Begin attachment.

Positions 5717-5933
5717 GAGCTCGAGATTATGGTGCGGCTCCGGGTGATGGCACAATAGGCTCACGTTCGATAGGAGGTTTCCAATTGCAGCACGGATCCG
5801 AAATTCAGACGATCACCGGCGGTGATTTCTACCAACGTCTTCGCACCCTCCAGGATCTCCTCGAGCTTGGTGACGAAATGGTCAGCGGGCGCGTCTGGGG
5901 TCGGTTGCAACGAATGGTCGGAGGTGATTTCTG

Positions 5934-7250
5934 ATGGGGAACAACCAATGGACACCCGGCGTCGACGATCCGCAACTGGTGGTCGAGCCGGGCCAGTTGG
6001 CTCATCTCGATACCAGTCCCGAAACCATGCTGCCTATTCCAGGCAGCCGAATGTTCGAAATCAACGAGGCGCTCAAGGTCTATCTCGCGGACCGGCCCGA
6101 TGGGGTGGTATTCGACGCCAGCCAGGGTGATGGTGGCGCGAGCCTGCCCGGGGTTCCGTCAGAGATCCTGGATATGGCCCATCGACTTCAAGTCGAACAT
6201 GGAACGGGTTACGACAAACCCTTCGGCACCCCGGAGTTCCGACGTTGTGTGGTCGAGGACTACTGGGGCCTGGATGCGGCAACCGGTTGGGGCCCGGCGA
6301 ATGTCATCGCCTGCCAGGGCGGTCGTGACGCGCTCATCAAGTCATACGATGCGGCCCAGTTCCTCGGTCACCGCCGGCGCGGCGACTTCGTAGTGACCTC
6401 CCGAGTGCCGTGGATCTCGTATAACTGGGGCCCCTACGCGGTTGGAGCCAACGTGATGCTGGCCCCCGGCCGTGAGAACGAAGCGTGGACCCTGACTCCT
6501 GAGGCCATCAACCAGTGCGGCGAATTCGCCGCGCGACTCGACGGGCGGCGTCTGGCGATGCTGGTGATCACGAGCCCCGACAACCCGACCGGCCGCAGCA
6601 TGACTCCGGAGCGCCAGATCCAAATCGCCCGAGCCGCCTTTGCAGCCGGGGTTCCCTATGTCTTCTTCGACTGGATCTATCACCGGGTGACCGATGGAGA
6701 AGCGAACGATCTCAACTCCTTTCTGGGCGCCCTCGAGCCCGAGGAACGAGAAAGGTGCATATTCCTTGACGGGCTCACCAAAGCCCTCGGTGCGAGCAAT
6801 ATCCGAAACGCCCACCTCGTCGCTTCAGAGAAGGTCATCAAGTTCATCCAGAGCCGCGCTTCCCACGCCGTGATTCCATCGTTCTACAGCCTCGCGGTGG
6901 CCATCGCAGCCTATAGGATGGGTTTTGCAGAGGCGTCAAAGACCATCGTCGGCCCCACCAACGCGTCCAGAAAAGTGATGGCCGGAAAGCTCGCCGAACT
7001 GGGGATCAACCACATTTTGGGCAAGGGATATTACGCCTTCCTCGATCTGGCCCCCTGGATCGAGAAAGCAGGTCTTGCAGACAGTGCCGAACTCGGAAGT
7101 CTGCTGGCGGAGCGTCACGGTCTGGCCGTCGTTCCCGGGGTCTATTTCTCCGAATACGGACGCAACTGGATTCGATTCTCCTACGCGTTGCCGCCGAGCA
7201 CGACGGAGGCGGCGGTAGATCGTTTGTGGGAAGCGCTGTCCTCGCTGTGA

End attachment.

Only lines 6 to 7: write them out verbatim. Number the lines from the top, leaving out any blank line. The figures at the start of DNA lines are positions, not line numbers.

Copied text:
5934 ATGGGGAACAACCAATGGACACCCGGCGTCGACGATCCGCAACTGGTGGTCGAGCCGGGCCAGTTGG
6001 CTCATCTCGATACCAGTCCCGAAACCATGCTGCCTATTCCAGGCAGCCGAATGTTCGAAATCAACGAGGCGCTCAAGGTCTATCTCGCGGACCGGCCCGA